Tag Archives: Matt Taylor

empathy in leadership

Empathy in Leadership: Coaching Leaders to Manage Their Stories

 

When leaders struggle with staff morale or direct reports failing to thrive, a lack of empathy is the lead domino.   These leaders forget that, as humans, we tend to make decisions based on our stories about other people.  These stories impact our every interaction with others because we can’t hide the emotions behind them.  Our stories also determine our broader management tactics, which can be as wildly off the mark as our stories themselves.

Negative stories about others that we hold as leaders come from what Heath and Heath call the “Fundamental Attribution Error” (Switch, 2010).   The simple idea:  it is “our inclination to attribute people’s behavior to the way they are rather than the situation they are in” (180). The error, of course, is that situations are far more likely to impact behavior than character traits, and this approach can lead to unnecessary conflict or losing high-potential employees.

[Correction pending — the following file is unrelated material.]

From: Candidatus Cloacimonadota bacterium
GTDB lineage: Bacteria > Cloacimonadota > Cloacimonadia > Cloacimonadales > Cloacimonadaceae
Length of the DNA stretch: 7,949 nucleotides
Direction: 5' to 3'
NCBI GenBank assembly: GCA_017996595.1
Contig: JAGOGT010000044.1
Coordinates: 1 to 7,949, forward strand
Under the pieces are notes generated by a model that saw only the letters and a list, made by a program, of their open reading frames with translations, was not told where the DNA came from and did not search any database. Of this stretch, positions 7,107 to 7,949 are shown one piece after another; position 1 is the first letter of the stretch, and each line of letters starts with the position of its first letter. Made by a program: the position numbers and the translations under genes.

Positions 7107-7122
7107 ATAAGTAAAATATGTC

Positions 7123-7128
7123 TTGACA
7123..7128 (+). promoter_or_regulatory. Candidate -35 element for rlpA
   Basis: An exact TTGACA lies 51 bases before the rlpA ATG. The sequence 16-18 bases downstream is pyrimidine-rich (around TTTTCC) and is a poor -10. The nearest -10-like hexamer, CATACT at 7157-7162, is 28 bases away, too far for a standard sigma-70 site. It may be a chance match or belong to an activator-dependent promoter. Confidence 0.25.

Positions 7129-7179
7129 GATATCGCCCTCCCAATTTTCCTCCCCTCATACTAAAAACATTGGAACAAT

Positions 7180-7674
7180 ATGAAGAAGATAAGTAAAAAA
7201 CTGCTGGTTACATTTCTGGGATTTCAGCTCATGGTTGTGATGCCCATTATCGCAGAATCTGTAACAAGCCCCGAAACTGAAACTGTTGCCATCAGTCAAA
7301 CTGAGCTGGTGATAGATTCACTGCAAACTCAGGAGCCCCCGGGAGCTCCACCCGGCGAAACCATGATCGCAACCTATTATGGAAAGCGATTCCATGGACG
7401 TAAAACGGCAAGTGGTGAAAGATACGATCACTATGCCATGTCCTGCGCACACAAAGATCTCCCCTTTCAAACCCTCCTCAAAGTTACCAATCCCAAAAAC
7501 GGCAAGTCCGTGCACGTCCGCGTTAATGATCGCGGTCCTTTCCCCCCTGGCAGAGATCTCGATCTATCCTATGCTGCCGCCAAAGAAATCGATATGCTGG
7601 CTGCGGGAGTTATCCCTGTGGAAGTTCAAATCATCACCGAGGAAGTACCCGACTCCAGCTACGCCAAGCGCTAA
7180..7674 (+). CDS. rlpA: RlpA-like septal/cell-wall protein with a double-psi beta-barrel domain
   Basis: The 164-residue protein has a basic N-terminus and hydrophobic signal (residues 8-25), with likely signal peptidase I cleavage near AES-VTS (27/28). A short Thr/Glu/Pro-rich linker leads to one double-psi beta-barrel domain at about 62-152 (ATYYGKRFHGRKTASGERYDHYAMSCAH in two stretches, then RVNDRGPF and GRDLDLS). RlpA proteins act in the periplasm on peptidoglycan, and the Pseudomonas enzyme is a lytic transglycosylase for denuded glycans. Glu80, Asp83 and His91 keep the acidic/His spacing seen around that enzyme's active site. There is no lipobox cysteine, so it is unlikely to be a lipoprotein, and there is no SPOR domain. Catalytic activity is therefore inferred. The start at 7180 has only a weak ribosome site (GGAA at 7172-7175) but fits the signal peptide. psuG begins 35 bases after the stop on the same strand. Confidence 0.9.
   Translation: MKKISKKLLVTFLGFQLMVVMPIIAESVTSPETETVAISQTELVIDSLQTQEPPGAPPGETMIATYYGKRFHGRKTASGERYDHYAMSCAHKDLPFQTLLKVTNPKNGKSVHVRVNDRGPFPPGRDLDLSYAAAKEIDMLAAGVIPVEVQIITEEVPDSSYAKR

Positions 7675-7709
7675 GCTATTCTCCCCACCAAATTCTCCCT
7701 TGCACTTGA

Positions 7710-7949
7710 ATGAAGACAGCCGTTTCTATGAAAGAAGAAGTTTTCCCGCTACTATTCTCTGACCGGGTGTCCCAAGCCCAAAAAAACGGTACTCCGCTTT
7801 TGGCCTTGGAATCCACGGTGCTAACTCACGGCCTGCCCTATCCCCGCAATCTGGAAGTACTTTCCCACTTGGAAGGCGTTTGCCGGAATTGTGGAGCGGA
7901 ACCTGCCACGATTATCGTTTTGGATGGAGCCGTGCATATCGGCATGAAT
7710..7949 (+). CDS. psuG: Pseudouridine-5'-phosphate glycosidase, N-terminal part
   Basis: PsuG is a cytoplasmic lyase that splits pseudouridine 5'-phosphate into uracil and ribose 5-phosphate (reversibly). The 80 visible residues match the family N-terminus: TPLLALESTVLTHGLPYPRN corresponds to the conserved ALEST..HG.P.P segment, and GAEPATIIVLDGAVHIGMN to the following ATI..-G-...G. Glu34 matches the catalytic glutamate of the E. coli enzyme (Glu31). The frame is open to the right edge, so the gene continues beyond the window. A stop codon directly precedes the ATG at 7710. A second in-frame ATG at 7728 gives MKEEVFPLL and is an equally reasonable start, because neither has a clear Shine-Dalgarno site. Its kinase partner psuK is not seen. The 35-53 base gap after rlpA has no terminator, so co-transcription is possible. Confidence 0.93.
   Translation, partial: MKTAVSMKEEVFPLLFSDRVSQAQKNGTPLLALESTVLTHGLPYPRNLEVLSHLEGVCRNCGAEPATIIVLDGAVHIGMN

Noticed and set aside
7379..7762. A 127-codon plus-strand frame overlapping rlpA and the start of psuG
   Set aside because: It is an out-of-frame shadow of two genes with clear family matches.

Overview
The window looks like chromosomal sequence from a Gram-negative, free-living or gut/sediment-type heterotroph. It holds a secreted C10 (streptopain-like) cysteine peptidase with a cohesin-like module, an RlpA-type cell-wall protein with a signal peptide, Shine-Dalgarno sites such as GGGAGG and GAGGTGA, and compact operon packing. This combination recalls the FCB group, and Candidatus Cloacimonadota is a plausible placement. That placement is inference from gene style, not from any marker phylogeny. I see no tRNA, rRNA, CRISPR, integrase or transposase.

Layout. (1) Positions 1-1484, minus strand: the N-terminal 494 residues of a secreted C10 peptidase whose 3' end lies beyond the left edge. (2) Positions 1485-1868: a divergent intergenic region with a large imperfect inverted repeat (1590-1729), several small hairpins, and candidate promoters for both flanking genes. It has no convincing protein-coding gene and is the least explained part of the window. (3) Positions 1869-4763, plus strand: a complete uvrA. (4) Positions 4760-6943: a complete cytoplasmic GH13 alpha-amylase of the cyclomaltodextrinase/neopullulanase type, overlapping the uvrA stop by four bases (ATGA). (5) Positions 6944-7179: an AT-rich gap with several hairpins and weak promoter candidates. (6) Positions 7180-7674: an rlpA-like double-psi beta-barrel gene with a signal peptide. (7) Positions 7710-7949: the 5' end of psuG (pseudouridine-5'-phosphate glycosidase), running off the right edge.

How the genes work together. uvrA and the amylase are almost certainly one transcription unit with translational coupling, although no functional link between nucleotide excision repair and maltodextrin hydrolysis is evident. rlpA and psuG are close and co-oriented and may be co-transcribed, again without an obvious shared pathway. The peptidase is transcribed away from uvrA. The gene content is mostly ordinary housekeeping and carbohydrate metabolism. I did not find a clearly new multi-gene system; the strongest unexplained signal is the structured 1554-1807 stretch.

The antidote is what I have come to call the noble story. This idea has its roots in the concept of noble purpose, which I learned in my coaching training at the Teleos Institute.  The basic premise is that we all believe we act from “noble” intention, which we can connect to our core values.   If we believe this is true for others as much as it is true for ourselves, then we must call into question stories that assume negative intent.  This offers us a path to connecting with people we struggle to believe in.

Much of my coaching involves helping school leaders connect personally with teachers and parents who have disappointed them, who are actively resisting them, or who just don’t share their race, class, gender, or philosophy.  Empathy comes into play often. A principal’s job is to create the conditions for students and teachers to learn in their buildings, and the core emotional conditions they must create are based on trust through relationships.  You can’t fake caring and trust, so it’s my job to teach principals how to build it with everyone.

The key is to help these leaders replace their negative stories with the noble story that the other person holds about him or her-self.